Science Sees a Few Victories in End of Legislative Session
Posted: Wednesday, September 1st, 2010
CSTA continued to work feverishly on several pieces of legislation throughout the last two years, and we are delighted to report on a number of last minute victories and some surprises as the legislative year winds down.
AB 97 (Torlakson), which is an old bill from last year, establishing an Academic Standards Commission for science and history-social science, to be convened “as funding permits” to review and revise the science and history standards.
Everyone thought this bill was completely dead, not having heard anything about it this year as it was held in the Senate Education Committee at the end of last year, but it was amended (the original bill would have revised the math and ELA standards as well, but these were just revised as part of California’s Race to the Top application) and sped through Senate Ed. and Senate Appropriations in the final days of the session. According to Assemblyman Torlakson’s office, the governor has indicated he will sign the bill this time–he has vetoed similar bills on two previous occasions.
ACR 88 (Torlakson), a CSTA co-sponsored bill which establishes a STEM legislative task force, finally made it out of the Senate Education Committee, after having been held for months for an unknown reason. The bill was passed by both houses of the legislature and is now enacted. CSTA is part of the group, including the American Chemical Society, the California Math Council, and BSMARTE, that is recommending members for the task force. We’ll keep you posted as the task force moves to center stage.
AJR 39 (Beall & Torlakson) is a joint resolution co-sponsored by the California Council for the Social Studies and CSTA that requires the legislature to encourage the development of common core standards for social studies and science. The National Governors Association and the Council of Chief State School Officers are the entities that developed the common core reading and math standards; this resolution requires that a letter be sent to the two organizations urging them to do the same for social studies and science. The bill passed both houses of the legislature and, as a resolution, doesn’t need to be signed by the governor.
AB 391 (Torlakson) is another last-year-bill that was resurrected from the Senate Education Committee, where it has languished since last year, in the final days of the legislature. This bill requires the State Superintendent to contract for an independent evaluation of the STAR program. This bill passed both houses of the legislature and is on its way to the governor’s desk; at this writing, it’s not known whether he plans to sign it. CSTA supported this bill.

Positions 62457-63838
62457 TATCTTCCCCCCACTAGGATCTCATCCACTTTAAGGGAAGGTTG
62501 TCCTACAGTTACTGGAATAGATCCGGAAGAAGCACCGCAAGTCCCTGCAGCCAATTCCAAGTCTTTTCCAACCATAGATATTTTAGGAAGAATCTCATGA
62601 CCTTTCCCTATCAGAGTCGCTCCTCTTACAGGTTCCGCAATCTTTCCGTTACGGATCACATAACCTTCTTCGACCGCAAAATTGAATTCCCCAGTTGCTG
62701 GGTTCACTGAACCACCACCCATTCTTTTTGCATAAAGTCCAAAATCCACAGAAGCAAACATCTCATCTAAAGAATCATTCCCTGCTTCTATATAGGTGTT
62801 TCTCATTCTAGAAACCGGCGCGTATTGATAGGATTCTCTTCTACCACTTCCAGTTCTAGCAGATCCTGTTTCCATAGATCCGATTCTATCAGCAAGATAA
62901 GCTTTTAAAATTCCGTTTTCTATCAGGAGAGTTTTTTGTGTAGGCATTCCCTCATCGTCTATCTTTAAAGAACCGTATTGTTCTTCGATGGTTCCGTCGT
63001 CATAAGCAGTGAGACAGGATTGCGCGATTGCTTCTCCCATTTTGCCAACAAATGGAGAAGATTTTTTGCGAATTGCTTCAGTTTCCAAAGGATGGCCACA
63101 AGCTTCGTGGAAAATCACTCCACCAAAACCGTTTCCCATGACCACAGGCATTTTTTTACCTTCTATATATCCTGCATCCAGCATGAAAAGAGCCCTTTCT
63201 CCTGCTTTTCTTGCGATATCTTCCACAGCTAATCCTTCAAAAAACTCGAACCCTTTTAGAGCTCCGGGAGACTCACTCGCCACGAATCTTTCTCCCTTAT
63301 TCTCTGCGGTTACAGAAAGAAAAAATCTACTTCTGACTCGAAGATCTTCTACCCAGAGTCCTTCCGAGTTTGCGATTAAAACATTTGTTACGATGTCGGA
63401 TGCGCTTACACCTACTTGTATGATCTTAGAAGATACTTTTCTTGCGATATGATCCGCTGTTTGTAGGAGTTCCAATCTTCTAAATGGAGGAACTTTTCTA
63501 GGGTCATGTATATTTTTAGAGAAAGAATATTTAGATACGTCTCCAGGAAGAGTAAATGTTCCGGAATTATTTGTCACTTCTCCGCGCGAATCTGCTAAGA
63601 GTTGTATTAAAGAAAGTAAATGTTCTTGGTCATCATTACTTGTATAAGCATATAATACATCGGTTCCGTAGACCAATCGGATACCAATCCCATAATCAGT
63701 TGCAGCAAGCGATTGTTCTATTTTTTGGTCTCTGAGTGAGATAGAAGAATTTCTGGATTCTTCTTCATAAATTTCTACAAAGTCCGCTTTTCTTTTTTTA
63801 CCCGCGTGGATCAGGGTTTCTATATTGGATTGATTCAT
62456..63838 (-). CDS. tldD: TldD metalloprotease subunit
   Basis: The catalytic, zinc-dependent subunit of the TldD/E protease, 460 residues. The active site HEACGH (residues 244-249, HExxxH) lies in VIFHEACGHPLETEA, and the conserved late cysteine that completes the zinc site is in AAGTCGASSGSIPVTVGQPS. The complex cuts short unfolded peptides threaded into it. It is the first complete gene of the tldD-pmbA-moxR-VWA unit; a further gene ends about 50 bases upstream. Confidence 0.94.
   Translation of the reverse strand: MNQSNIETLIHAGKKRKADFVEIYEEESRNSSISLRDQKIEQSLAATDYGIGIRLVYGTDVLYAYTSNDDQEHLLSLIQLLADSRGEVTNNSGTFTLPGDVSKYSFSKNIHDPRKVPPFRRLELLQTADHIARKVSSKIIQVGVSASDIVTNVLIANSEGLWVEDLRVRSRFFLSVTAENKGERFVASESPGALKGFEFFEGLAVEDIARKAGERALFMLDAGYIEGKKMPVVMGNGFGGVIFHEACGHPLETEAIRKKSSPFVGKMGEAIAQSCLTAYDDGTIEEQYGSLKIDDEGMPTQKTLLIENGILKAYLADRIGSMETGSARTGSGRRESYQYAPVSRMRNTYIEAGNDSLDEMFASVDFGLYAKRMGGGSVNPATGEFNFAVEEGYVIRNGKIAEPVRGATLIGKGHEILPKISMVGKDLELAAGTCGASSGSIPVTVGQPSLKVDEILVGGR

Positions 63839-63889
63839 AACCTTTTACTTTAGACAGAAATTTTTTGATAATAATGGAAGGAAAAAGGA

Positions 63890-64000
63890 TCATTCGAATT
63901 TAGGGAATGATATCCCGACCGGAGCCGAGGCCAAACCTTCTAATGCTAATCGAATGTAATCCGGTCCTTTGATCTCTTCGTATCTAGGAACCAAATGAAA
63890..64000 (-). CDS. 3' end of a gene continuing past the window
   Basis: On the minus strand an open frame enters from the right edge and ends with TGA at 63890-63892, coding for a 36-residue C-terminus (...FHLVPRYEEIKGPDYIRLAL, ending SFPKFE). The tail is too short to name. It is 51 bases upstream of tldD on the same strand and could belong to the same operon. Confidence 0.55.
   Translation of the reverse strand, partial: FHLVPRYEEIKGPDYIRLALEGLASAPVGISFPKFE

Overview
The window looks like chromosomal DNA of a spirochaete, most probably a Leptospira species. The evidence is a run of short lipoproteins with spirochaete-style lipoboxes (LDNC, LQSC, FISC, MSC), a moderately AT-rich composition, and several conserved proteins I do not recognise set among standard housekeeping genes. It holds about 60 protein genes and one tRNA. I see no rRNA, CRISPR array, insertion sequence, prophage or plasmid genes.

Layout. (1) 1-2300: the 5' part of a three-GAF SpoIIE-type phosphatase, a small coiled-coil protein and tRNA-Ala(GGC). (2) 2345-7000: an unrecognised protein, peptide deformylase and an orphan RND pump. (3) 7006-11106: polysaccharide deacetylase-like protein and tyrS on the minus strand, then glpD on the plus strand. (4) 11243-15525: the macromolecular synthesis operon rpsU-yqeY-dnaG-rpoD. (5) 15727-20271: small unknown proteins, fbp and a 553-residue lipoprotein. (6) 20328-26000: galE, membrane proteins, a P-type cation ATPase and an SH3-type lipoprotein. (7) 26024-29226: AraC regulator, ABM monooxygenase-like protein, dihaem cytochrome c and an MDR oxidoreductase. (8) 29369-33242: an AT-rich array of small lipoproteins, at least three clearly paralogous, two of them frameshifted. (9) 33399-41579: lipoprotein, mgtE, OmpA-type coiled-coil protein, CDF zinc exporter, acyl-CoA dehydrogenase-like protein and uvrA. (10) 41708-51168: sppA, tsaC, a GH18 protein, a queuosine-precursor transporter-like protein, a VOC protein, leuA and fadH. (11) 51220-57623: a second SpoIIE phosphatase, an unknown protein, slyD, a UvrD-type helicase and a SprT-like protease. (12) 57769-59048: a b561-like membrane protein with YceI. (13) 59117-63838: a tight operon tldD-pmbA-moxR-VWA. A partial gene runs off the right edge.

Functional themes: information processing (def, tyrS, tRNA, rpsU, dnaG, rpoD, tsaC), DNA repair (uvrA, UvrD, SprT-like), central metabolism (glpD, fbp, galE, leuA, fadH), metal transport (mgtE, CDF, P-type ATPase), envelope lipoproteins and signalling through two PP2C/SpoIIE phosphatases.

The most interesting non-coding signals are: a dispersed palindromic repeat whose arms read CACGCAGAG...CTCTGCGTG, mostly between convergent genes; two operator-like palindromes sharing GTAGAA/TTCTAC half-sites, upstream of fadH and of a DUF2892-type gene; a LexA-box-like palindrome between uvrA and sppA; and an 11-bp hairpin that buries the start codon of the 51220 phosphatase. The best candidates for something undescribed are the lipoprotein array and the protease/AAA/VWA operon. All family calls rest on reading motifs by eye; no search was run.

SB 1444 (Hancock) defines STEM subjects—science, technology, engineering, and math—as “courses or a sequence of courses that prepare pupils for occupations and careers that require technically sophisticated skills, including the application of mathematical and scientific skills and concepts” and goes on to describe STEM education in grades 1-6 as “foundational courses” leading to success in “applied” courses in grades 7-12. The bill states “the intent of the legislature” that the SPI use STEM funds for programs consistent with the definition above. CSTA supported the bill.
In a stunning turn of events, SB 1278 (Wyland) which would have restarted work on the history-social science framework that was halted last year, was killed without explanation in the Assembly Appropriations Committee. This bill originally called for the resumption of work on both the history and science frameworks, but was amended to resume only history. The Department of Education, which sponsored the bill, apparently assured the legislature that because the history framework was completely finished and just had to be sent out for public comment, it could absorb the costs of completing the history framework within its current budget. But even though it had no costs associated with it, the Assembly Appropriations Committee wanted to hear it anyway—and there it sat until it was dead. It’s been hinted that there was some behind-the-scenes warfare between staff members of the Appropriations Committee and the Department of Finance, so although passage of the bill seemed to be a sure bet for the legislators, as there was no money attached to it, staff called the shots on it for, apparently, personal reasons.
’10-’11 Budget Bill
The legislative version of the 2010-2011 budget bill includes $144K for the completion of the science and history-social science frameworks. Of course, we are still in the early days of budget negotiations (even though the budget is a couple of months overdue), so we can’t count on this money remaining, and we can count even less on the governor not to blue pencil it if it passes the legislature. Keep checking back here for updates on this and other legislation.